"Elas não aguentam mais!"

Translation:They cannot stand it anymore!

August 23, 2013

10 Comments


https://www.duolingo.com/rmacheshire

'hover' suggests "take" for "aguentam", but this is actually "take" in the sense of "endure". e.g. "they won't take it any more"

August 23, 2013

https://www.duolingo.com/Danmoller

That's it. "I can't take it anymore" or "I can't stand it anymore".

This word's literal meaning is "to have enough strength to carry, to lift or to keep a weight lifted".

November 23, 2013

https://www.duolingo.com/JHeaven

Yes. www.wordreference.com/pten/aguentar n.b. this dictionary spells it with a trema on the 'u': agüentar.

October 8, 2013

https://www.duolingo.com/ejlens

the trema has been abolished completely (with the exception of some foreign words) in the Portuguese spelling reform of 2009

February 20, 2017

https://www.duolingo.com/Marie_Marie

I report that only giving the hint "take" as a translation for "aguentam", gives a wrong impression of the meaning of "aguentam".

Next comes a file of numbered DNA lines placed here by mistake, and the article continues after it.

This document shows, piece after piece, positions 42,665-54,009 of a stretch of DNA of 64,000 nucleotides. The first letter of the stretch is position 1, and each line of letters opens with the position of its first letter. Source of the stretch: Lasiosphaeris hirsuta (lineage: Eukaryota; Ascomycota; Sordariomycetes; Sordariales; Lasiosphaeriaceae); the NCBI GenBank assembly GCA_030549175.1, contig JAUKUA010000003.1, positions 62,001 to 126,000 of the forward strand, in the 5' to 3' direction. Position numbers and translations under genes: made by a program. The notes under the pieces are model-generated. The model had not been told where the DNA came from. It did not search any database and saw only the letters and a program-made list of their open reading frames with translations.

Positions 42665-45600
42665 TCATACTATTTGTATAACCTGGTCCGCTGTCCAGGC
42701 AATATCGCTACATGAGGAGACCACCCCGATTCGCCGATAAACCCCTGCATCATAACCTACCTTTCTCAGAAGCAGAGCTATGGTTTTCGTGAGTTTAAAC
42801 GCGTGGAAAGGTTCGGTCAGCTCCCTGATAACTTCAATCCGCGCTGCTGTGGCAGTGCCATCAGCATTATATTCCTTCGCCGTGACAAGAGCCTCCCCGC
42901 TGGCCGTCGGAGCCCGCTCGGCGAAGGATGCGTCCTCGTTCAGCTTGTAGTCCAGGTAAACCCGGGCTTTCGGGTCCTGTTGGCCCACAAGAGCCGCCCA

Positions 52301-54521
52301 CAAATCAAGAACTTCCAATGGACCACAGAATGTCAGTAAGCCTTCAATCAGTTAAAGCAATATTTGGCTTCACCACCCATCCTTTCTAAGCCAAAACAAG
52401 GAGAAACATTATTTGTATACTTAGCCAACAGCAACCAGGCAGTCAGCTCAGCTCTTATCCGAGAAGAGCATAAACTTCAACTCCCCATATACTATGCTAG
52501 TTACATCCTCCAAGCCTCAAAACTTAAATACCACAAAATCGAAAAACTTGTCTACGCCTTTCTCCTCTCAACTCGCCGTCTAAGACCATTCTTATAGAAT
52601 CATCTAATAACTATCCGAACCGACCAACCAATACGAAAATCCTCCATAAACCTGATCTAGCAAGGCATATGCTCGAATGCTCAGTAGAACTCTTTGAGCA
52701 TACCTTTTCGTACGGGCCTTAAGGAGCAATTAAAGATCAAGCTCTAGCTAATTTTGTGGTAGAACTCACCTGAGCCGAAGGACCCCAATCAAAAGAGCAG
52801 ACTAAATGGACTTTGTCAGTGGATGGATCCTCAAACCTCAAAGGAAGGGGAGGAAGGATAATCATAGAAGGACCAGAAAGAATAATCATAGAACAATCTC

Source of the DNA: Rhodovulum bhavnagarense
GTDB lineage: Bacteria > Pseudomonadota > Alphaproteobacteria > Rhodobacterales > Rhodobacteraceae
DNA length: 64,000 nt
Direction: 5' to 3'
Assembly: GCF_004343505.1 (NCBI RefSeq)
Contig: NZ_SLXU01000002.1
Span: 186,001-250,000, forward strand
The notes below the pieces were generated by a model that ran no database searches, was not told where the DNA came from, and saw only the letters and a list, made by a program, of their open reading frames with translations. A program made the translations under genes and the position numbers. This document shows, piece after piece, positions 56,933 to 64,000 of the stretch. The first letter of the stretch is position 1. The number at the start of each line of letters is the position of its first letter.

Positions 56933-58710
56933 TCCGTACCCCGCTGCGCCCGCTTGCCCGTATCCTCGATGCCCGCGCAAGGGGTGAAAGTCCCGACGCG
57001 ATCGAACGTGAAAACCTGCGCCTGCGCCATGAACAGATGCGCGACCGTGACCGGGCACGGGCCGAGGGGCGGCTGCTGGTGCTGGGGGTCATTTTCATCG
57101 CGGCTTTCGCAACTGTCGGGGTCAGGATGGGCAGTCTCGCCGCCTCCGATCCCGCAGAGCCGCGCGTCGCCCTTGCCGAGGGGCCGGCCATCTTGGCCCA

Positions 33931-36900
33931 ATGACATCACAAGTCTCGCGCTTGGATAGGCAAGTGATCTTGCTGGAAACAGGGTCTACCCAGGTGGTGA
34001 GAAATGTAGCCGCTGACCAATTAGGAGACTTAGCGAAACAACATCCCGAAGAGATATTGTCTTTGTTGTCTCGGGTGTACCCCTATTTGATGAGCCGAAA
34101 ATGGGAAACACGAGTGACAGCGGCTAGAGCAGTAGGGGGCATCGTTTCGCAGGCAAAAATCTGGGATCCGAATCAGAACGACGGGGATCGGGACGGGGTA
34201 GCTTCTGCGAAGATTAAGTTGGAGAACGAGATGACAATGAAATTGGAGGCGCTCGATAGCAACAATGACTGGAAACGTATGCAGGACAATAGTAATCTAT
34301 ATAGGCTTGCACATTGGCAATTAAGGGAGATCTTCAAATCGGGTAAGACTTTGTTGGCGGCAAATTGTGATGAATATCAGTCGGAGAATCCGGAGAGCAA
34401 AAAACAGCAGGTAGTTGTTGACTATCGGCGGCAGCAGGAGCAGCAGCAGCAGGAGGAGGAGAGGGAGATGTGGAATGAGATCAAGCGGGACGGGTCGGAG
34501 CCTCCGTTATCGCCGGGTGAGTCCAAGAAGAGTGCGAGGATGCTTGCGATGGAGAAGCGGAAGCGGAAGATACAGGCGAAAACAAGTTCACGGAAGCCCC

January 27, 2014

https://www.duolingo.com/jerry_bell

where does the can or cannot come from? That adds an additional sense which is not there

June 2, 2015

https://www.duolingo.com/CarlosAlegreJr

I said "do not" and was marked wrong. Why "cannot"? Wouldn't it need to be "Elas não podem aguentar mais"? Or is "poder" already suggested when using aguentar? (Please excuse any spelling errors above)

February 3, 2016

https://www.duolingo.com/mdmitchell

Obviously, they are using DL and frustrated with all the errors.

February 13, 2014

https://www.duolingo.com/pagina85

The answer will NEVER be "They cannot stand it no more." Double negatives in English are not correct.

April 2, 2014

https://www.duolingo.com/seglea

In international English, "any more" should always be two words. US English allows but does not require them to be run together

April 3, 2015
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